There is a camera in my house that can be activated by motion and it can send me an email alerting me that someone has entered my house. I can watch someone take my stuff using an app on my phone as I dial 911 and yell at them through a speaker.

I have some lights and electrical outlets that can be controlled with an app on my phone or by voice. I am interested in upgrading some of the locks to smart locks.

As we add smart devices to our homes those devices will become obsolete and will need to be replaced with newer devices or some other kind of technology altogether.

When we bought our last refrigerator there was no such thing as a smart refrigerator that could help us keep track of what is inside the fridge and what we are out of.

This holiday season I gave my brother’s family an Instant Pot that is accessible by wifi. Doesn’t everyone need a smart Instant Pot?

You don’t have to buy a new house to have smart home technology, which is a good thing because not many new houses are being built.

 

Internet of things

Get it in writing

tower
Turret

When buying or selling a home in St. Paul it is important to get everything in writing. The contract to purchase should include:

  1. Purchase price.
  2. Earnest money amount.
  3. Downpayment % if financing.
  4. Type of financing.
  5. Closing date.
  6. Specific contingencies.

An offer might be inspection contingent, contingent on financing or contingent on the sale of a home that a buyer currently owns or the seller may want to add a contingency.  Contingencies always have start and end dates and usually require that some specific thing happen before they can be removed. For example, an inspection contingent offer will have an inspection period with a beginning and an end.

With some types of real estate, there are automatic contingencies and laws dictate when the period starts and how long it has to be.

Sometimes everything is in writing and both parties agree but the agreement is written in such a way that there are misunderstandings. For example, a buyer may ask for a specific repair without specifying that the repair needs to be made by someone who is qualified to make the repair. If the buyer is asking to have a window repaired on a house with more than one window the contract needs to reference the specific window.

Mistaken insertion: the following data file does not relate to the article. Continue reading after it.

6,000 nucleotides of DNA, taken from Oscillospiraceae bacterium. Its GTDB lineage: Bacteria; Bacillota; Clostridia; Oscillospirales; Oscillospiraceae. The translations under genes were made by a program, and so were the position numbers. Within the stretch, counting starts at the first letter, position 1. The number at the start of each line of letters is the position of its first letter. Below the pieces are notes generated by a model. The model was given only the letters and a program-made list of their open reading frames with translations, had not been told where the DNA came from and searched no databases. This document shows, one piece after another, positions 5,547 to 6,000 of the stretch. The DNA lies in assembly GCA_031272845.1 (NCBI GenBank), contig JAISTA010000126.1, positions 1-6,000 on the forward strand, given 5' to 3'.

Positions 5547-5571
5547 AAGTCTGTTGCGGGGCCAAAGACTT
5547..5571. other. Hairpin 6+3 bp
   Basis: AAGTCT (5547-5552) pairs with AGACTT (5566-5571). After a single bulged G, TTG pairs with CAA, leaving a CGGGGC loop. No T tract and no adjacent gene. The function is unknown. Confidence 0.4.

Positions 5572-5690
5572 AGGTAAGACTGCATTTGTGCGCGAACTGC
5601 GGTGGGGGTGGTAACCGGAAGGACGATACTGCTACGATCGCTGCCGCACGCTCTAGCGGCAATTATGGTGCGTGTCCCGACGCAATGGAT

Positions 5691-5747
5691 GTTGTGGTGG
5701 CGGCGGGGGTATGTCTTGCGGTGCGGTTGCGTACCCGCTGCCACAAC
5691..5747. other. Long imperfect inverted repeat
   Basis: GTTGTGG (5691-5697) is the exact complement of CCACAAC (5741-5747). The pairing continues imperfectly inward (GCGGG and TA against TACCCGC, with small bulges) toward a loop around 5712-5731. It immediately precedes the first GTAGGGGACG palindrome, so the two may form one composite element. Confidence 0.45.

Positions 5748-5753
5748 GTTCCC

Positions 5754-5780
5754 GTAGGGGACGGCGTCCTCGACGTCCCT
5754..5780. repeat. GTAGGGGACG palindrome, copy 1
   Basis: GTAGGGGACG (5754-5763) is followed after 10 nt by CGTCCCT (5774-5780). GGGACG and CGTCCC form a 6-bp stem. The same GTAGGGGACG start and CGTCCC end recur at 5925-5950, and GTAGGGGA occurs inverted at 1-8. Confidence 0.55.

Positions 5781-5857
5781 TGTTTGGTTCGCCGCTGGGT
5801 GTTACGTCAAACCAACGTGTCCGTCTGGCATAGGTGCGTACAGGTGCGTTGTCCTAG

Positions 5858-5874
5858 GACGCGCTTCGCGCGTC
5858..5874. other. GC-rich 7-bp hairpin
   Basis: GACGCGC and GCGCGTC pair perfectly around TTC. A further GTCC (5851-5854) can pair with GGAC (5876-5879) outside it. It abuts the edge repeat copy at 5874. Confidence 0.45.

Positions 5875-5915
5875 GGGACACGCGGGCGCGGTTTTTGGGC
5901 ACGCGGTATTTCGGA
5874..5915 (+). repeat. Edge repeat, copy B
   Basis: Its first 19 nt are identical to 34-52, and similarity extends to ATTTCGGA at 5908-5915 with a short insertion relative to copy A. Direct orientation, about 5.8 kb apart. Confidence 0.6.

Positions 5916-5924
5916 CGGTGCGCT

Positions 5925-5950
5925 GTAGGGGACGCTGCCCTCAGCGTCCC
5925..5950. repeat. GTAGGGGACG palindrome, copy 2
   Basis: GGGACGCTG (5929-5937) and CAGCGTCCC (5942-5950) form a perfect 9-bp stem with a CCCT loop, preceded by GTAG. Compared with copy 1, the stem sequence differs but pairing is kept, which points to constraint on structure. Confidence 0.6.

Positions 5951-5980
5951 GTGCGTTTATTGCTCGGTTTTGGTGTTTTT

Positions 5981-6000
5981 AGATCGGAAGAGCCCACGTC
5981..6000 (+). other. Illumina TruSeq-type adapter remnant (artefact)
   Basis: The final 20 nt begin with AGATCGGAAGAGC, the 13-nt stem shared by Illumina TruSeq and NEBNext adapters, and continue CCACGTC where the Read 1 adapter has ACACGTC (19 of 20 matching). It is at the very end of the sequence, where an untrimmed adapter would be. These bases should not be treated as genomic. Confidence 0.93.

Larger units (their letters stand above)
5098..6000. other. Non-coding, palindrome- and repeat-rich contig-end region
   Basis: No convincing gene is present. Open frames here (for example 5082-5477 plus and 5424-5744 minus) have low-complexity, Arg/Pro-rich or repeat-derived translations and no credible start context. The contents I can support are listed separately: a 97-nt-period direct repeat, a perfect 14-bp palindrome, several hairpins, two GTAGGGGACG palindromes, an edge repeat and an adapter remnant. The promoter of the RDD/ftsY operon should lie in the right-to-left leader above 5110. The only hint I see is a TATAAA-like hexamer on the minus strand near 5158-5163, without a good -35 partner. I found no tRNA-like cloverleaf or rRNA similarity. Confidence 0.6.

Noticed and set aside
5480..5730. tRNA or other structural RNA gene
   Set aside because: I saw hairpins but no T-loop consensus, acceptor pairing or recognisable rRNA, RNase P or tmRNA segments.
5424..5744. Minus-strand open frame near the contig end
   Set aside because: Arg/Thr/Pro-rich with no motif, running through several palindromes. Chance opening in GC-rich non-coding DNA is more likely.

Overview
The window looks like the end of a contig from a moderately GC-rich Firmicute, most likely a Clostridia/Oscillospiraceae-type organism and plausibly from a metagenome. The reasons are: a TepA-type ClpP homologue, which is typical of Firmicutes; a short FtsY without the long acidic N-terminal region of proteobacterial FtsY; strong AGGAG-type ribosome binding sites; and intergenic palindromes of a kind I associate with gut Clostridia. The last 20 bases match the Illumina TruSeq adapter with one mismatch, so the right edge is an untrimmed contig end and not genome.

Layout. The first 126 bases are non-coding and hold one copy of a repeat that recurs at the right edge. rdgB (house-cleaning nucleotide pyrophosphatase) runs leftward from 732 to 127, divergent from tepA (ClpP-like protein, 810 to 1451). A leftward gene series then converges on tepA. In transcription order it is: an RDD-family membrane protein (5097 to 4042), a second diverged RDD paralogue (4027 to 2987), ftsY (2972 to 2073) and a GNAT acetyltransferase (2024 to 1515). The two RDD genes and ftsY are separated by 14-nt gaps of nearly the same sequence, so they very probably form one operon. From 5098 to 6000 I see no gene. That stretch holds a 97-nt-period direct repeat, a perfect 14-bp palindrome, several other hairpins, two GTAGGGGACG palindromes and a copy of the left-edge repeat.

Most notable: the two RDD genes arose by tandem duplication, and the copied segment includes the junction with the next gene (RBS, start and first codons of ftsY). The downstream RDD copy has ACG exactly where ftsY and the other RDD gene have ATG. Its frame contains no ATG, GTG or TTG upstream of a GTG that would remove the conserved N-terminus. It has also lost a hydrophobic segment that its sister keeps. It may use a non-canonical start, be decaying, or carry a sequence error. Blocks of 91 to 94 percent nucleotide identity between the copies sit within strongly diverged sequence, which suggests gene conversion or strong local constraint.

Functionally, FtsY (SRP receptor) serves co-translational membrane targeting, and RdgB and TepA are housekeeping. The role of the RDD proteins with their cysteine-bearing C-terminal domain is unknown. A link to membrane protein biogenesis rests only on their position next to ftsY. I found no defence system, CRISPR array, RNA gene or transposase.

Using too many or too few words on a contract can lead to misunderstandings later on. Using the wrong words or not being specific enough can lead to misunderstandings or even lawsuits.

When I receive or review a contract from another agent sometimes I can tell if the agent is new or if he or she is experienced. Experience does matter when writing real estate contracts.

Before making an offer or accepting an offer on real estate read the contract and make sure you understand it. Often I spend more time explaining a contract than I spent writing it and I am fine with that.

If everything isn’t in writing . . . good luck!

Open house 101 for buyers

Open houses are a great opportunity for buyers to just look at houses.  Here are some tips on what to do once inside the home.

1. Take your shoes off. Wear shoes that are easy to get on and off.

2. If asked to sign in do so, you are in someone else’s house and they make the rules. If you do not want to leave an email address don’t.

3. Taking pictures of the inside of the home without the owner’s permission is considered an invasion of privacy and may be illegal. Ask the agent holding the open before taking pictures.

4. If you are working with an agent let the agent at the open house know even if he or she doesn’t ask. Give the agent at the open house the name of your agent. If you are one of my clients you will be given business cards to give agents at open houses.

5. Keep an eye on your children do not let them run around the house unaccompanied. Children love to explore other people’s homes.

6. Be careful what you say. Giving the real estate agent too much information can hurt during negotiations. Try to act somewhat disinterested.  At the same time listen to what other buyers are saying because it may help when making an offer.

7. The agent at the open house may be very nice to you but they do represent the seller and are supposed to act in the sellers best interest.

8. The main reason an agent has an open house is to meet potential clients and that is why they may recommend other houses if you don’t like the one that is open.

9. The agent at the open may not be the listing agent and he or she might not be able to answer questions about the property.

10. If at all possible if you decide to buy the home you saw at the open get assistance from your buyer’s agent and avoid dual agency.

Keep in mind that only a very small percentage of the homes for sale have open houses. It is important to search for homes for sale on the internet and to view as many as possible online.  Make appointments for private showings to see the homes that are the best fit. Don’t wait for an open house because there might not be one and some houses sell the day they go on the market of sooner.

also, see  Why an open house if the home is sold?

and Open house open to theft